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T-minus 8 days and counting...

As reported in my BlogPost of April 15th the RFU's Professional Game Agreement (PGA) expires at the end of this month. Negotiations towards a new Professional Game Partnership (PGP) have been ongoing for nigh on two years, although I understand that the initial seven months were largely taken up by discussions over the name-change from an Agreement to a Partnership ;-)

When we left the chain-of-events it was clear that there was little immediate prospect of any agreement between the Championship Clubs' Committee (CCC) and the RFU on a prospective English Tier 2 league. In my final paragraph I posed the question "Who knows what the next few weeks will bring?" Well, I'm going to attempt to answer that question by summarising the various newspaper stories that have been circulating in the interim.


Shortly after my previous post on this subject we had the perhaps encouraging news that the RFU Council had approved a 14 club Tier 2 league for 2025/26, growing to a possible 16 thereafter. With Nick Easter's Chinnor gaining promotion for next season, this would enticingly leave two places up for grabs in September 2025. Could these be for Worcester and Wasps?! Would London Irish and Jersey Reds, with new ownerships, follow suit in 2026/27?! Enthusiasm levels rapidly diminished however when it became clear that no further explanation was to be forthcoming.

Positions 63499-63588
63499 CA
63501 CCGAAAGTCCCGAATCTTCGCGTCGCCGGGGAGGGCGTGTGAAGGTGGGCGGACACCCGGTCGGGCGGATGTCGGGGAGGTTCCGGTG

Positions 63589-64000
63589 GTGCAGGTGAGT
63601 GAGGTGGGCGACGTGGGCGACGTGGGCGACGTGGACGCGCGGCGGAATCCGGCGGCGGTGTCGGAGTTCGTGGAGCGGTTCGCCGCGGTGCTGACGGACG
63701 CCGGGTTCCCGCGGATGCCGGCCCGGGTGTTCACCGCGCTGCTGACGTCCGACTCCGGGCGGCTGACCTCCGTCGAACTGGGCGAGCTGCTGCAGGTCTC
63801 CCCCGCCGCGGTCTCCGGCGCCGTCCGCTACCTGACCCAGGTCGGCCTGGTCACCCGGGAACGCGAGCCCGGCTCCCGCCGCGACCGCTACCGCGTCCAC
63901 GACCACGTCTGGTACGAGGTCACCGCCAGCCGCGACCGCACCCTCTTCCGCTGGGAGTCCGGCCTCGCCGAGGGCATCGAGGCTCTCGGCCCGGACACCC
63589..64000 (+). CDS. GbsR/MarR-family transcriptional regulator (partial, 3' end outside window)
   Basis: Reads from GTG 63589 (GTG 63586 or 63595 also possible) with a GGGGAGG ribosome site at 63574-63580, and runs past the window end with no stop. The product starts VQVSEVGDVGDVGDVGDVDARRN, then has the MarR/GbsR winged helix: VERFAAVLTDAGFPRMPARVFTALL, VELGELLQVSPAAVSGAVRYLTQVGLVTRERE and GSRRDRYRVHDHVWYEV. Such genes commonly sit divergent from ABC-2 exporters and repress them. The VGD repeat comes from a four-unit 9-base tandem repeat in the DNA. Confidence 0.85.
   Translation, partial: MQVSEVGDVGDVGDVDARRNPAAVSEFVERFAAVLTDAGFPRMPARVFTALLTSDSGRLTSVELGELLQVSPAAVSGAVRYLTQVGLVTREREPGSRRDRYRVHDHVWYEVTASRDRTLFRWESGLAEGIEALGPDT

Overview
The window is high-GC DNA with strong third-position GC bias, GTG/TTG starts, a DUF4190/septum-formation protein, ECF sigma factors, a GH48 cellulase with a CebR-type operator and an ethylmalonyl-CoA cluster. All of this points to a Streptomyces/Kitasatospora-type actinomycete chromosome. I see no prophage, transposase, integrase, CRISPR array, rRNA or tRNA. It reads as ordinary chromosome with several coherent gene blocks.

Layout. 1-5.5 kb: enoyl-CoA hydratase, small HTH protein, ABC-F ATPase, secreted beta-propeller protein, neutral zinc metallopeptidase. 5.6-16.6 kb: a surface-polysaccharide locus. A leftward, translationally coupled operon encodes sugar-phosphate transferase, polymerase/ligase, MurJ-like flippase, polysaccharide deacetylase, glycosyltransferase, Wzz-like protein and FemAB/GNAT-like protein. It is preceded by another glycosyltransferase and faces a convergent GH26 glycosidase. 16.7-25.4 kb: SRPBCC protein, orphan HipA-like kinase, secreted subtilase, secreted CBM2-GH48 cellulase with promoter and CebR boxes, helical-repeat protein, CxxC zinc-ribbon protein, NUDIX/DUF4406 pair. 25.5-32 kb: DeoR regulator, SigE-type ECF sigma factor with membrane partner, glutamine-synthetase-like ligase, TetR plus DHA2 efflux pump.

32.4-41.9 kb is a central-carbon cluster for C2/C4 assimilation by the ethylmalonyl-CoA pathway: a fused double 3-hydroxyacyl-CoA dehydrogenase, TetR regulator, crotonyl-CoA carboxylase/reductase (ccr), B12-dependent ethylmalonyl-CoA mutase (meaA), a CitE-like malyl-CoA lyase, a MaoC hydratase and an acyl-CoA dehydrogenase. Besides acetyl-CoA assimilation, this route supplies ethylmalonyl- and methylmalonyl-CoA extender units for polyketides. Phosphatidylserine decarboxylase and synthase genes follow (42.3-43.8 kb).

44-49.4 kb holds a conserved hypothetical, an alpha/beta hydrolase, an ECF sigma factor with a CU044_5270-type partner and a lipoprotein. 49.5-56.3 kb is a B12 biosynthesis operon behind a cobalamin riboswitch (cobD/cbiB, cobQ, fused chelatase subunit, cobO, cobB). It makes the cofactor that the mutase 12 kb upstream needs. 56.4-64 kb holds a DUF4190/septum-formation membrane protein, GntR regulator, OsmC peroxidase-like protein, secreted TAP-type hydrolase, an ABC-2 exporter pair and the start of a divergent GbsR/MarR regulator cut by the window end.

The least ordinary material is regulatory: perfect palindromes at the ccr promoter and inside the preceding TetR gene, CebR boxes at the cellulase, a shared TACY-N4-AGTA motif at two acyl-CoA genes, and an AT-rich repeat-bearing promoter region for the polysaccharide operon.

The tier two negotiations were known to be ongoing but information was scarce. Simon Halliday, Chair of the CCC, had described them as "vital discussions.... taking place in an intensive, progressive and co-operative atmosphere." At the time it wouldn't have been unreasonable to assume that these discussions were tripartite between the RFU, PRL & CCC, given the fundamental importance of a 3-way agreement satisfying all parties. However on 29th April details of a bipartite agreement between the RFU & PRL were leaked to the sports and business press. Subject to legal checks, they had agreed an an annual funding package of £33m per club in the 10-team Premiership over the next 8 years. In exchange the RFU would get better access to (and control over) a squad of 25 enhanced elite players, set to be offered hybrid club/country contracts.